Alterations in the expression levels of other actin-binding proteins also lead to defects in the actin arrangement and cell motility. Dictyostelium cells under- or overexpressing capping protein, a protein that caps the barbed ends of actin filaments (Hug et al., 1995), showed differences in actin filament spacing and the number of surface projections. As a result, capping protein underexpressers moved more slowly, while overexpressers increased their velocity (Hug et al., 1995). Overexpression of the actin-modulating protein cofilin in Dictyostelium resulted in cells with an increased amount of F-actin, an increased number of actin bundles, and enhanced cell movement (Aizawa et al., 1996). In CV1 cells, overexpression of as little as a 1.4-fold excess of CapG, an actin filament end capping protein, resulted in extensive actin depolymerization at the cell center, increased rates of chemotaxis and cell migration, and formation of more circular dorsal membrane ruffles (Sun et al., 1995). Taken together, these studies revealed that slight changes in the amount of actin-binding proteins present in the cell can affect the entire organizational state of the actin network, and ultimately, the cell's ability to translocate.
The in vivo requirement for the SH3 domain in myoB activation supports the hypothesis that myosin Is serve as cytoskeletal effectors linked to signaling molecules. Further research into the factors that interact with the myosin I SH3 domain (Xu et al., 1995) as well as other conserved regions of myosin Is will help us understand how these motors are effectively localized and activated. Studies into the function and regulatory mechanisms of myoB have provided further evidence for the importance of myosin Is in controlling reorganization of the F-actin cytoskeleton. Many studies have shown that cells unable to form a cytoskeletal network containing the proper number, distribution and tension of actin filaments cannot extend the correct number or size of membrane processes or undergo normal actin-based cell movements (Cox et al., 1995; Aizawa et al., 1996; Faix et al., 1996). Cytoskeletal proteins such as myosin Is and other actin-binding proteins are likely to work as a tightly regulated team to control the location and timing of cellular projections required for basic cell functions such as endoctyosis and locomotion. The amount and distribution of these proteins at the cortex are likely to change in response to different cellular stimuli, such as attachment of bacteria, loss of nutrients, or recognition of a chemotactic signal.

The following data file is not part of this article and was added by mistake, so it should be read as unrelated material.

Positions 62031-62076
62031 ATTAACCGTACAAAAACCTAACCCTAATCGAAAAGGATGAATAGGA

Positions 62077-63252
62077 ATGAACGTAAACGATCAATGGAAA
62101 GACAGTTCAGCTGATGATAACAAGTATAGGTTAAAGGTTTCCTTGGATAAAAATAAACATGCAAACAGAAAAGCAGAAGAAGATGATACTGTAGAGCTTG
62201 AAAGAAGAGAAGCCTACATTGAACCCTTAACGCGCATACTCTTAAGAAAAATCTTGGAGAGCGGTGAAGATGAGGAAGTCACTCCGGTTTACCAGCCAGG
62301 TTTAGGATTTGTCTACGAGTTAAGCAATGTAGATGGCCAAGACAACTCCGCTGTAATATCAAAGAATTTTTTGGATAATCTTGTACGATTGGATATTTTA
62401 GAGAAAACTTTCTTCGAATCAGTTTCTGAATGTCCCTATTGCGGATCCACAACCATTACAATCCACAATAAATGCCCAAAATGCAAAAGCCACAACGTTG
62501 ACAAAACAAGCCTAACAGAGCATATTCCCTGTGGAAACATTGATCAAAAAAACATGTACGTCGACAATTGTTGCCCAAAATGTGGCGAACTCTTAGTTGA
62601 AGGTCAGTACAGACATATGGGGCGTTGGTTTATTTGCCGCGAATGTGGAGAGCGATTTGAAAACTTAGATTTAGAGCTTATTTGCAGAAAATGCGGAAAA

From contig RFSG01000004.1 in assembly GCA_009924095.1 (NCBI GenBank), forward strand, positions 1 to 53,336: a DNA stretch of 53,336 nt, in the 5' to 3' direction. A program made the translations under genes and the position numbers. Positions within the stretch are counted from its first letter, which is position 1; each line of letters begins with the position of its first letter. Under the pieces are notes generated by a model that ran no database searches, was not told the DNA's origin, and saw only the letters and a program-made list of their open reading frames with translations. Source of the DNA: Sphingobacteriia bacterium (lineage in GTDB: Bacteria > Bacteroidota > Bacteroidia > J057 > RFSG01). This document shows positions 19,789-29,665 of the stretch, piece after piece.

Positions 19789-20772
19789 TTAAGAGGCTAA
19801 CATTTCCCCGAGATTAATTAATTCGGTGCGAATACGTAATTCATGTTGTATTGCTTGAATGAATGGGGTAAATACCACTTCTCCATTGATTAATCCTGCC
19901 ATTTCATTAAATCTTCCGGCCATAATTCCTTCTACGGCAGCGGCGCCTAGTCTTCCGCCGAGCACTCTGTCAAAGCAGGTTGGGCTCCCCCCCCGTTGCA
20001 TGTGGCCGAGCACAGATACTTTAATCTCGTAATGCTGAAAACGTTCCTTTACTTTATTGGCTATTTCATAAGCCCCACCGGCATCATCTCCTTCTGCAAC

Abbreviations used in this paper
Thanks to Dr. Dan Kiehart for many helpful discussions and for critically reading the manuscript. We would like to thank Jon Robertson of the DCMB Group DNA Synthesis Facility for the speedy production of oligos, Dr. Bruce Patterson (University of Arizona, Tucson, AZ) for providing the pBIG, pLittle, and pSmall vectors, and Dr. Angelika Noegel (Max Planck Institute für Biochemie, Martinsried, Germany) for the plasmid pDRH. We would also like to thank Dr. Mike Sheetz for his continuing support and encouragement.
The initial portions of this work were supported by grants from the American Cancer Society (CB-90A and JFRA no. 378), and subsequently by the March of Dimes (no. 1-FY95-0754) and the National Science Foundation (MCB-9507376). M.A. Titus is a member of the Duke Comprehensive Cancer Center.
Address all correspondence to Margaret Titus, Department of Cell Biology, Duke University Medical Center, Durham, NC 22710. Tel.: (919) 681-8859. Fax: (919) 684-5481. E-mail: firstname.lastname@example.org